The best medicine — and the best way to build healthy communities — is not always a drug or diagnostic test.
What if doctors could write prescriptions for healthy cooking classes? Or send patients for long walks in local gardens? What if community leaders could help corner stores sell fresh fruits and vegetables?
No one sector can build a healthy community alone.
Through our Mayors Wellness Campaign, we work closely with community leaders to develop local health and wellness programming; through our QI Collaborative, we work closely with health care providers who are serving the most resource-challenged communities in the state. We started to realize that these leaders who served the same population and had the same goal of creating a healthier, happier community were rarely communicating — let alone collaborating — with one another.
On Friday, the Quality Institute launched its newest program, Healthy Communities Create Healthier Citizens, which is collaboration between our Mayors Wellness Campaign and our QI Collaborative to help align efforts of community leaders and health care providers in Trenton, Jersey City, and Cumberland County. The United Health Foundation is funding the program.
The program launch at Trinity Episcopal Cathedral, a historic and beautiful church in Trenton, represented the diversity of stakeholders involved in this new project. Outside the cathedral we were in the company of religious leaders, civic leaders, nurses, insurance company leaders, hospital staff, representatives from community agencies all across the state, and constituents from Trenton’s West Ward.
After hearing from various leaders, attendees could walk through the church’s butterfly garden, receive health screenings, and partake in a free, healthy lunch.
The program will support community agencies, such as Trinity Episcopal Cathedral, that wish to make the most of their space and serve as a health resource for their community.
In Cumberland County, the grant will support an initiative to help local stores sell more fresh produce and display healthier foods at the front of the store. In Trenton, the grant will support health topic seminars at local food pantries and churches. In Jersey City, the grant will support health fairs, community gardens, and supermarket tours to help residents make smarter purchases. These are just some examples.
We also are investing in technology solutions that will help leaders from all sectors better communicate and collaborate to serve their communities. We decided on this aspect of the grant after several in-depth conversations with our partners in Jersey City, Trenton, and Cumberland County.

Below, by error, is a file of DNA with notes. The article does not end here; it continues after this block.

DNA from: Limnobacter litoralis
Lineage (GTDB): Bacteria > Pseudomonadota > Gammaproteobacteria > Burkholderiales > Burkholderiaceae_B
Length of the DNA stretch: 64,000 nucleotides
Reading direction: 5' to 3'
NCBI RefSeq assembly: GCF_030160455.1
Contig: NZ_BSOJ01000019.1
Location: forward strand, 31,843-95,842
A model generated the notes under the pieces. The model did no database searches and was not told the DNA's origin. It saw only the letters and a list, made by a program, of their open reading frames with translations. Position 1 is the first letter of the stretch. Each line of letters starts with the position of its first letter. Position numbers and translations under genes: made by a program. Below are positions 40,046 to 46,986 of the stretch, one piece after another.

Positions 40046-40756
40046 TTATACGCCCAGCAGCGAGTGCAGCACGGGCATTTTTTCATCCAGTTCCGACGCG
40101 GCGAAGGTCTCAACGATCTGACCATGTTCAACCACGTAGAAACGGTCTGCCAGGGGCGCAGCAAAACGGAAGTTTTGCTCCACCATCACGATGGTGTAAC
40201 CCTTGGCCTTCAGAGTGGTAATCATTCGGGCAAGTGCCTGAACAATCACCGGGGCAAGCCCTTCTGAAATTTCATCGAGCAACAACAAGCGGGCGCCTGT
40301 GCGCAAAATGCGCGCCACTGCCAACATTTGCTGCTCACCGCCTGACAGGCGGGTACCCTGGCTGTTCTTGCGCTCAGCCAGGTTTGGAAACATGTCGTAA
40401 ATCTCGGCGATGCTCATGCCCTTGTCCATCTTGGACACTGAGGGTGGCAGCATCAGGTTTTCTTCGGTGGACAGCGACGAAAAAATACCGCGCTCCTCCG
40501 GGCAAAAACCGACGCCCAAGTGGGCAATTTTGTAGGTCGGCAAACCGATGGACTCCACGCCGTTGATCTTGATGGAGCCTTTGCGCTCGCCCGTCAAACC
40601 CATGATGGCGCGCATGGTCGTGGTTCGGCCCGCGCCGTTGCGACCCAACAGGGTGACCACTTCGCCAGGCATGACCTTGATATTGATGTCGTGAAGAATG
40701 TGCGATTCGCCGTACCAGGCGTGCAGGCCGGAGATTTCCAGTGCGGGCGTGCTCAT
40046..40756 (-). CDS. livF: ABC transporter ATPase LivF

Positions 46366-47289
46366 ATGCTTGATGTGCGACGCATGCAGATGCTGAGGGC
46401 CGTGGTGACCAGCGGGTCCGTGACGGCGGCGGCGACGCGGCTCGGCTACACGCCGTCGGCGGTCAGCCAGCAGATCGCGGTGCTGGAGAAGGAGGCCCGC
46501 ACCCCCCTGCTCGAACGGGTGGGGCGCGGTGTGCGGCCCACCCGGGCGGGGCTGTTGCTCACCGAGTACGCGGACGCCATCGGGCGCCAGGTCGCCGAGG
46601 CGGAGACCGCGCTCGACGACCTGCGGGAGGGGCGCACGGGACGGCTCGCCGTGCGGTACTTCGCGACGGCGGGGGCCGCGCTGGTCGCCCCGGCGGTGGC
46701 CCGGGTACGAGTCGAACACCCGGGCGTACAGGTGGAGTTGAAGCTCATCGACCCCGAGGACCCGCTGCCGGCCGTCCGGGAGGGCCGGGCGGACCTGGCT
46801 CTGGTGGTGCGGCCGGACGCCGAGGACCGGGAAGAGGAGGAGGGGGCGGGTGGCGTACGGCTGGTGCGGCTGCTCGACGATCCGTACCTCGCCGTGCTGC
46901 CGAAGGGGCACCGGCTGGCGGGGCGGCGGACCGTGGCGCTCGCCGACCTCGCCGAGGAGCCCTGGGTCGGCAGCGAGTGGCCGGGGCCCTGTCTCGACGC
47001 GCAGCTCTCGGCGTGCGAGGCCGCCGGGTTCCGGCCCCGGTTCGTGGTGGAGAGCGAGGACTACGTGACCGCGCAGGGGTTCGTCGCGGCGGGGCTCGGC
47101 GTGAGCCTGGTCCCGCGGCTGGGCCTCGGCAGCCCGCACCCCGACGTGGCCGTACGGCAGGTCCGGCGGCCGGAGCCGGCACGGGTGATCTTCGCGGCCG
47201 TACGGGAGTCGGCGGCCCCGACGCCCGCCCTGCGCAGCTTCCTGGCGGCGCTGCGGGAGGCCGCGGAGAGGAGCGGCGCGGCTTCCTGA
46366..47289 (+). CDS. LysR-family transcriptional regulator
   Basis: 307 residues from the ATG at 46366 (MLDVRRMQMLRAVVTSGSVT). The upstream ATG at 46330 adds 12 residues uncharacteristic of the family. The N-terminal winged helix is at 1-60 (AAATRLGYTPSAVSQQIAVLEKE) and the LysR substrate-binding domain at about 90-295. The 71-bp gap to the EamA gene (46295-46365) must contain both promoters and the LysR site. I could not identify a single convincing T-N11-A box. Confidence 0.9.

We are in the process of creating a web-based source to make all the health and social service resources in a specific community easy to find. Residents, of course, will have access. But so will doctors, and nurses and our partner organizations. An emergency room physician may realize that a patient with repeated hypothermia during winter cold spells really needs a referral for housing. Or a doctor whose patient has pre-diabetes can write a prescription for nutritional education. The platform we are building will make it easy for them to find the resources their patients need.
These investments — and the entire program — are meant to serve the residents of Jersey City, Trenton, and Cumberland County in improving their health literacy and chronic disease management. But the program also is meant to serve the leaders in these communities who work tirelessly to improve health and quality of life for their residents and patients. When mayors and pastors and dieticians and nurses come together, the collective resources, expertise, and wisdom they bring to the table makes more effective community health improvement possible.
Doctors and hospitals cannot create healthy communities alone. Nor can health insurers or government. We are not islands. And none of us has all the answers. But bringing our collective resources and talents together will go along way toward creating Healthy Communities and thus Healthy Citizens. Please follow our three-year journey in Jersey City, Trenton, and Cumberland. We’ll distribute our tools and hope other communities will use them as well.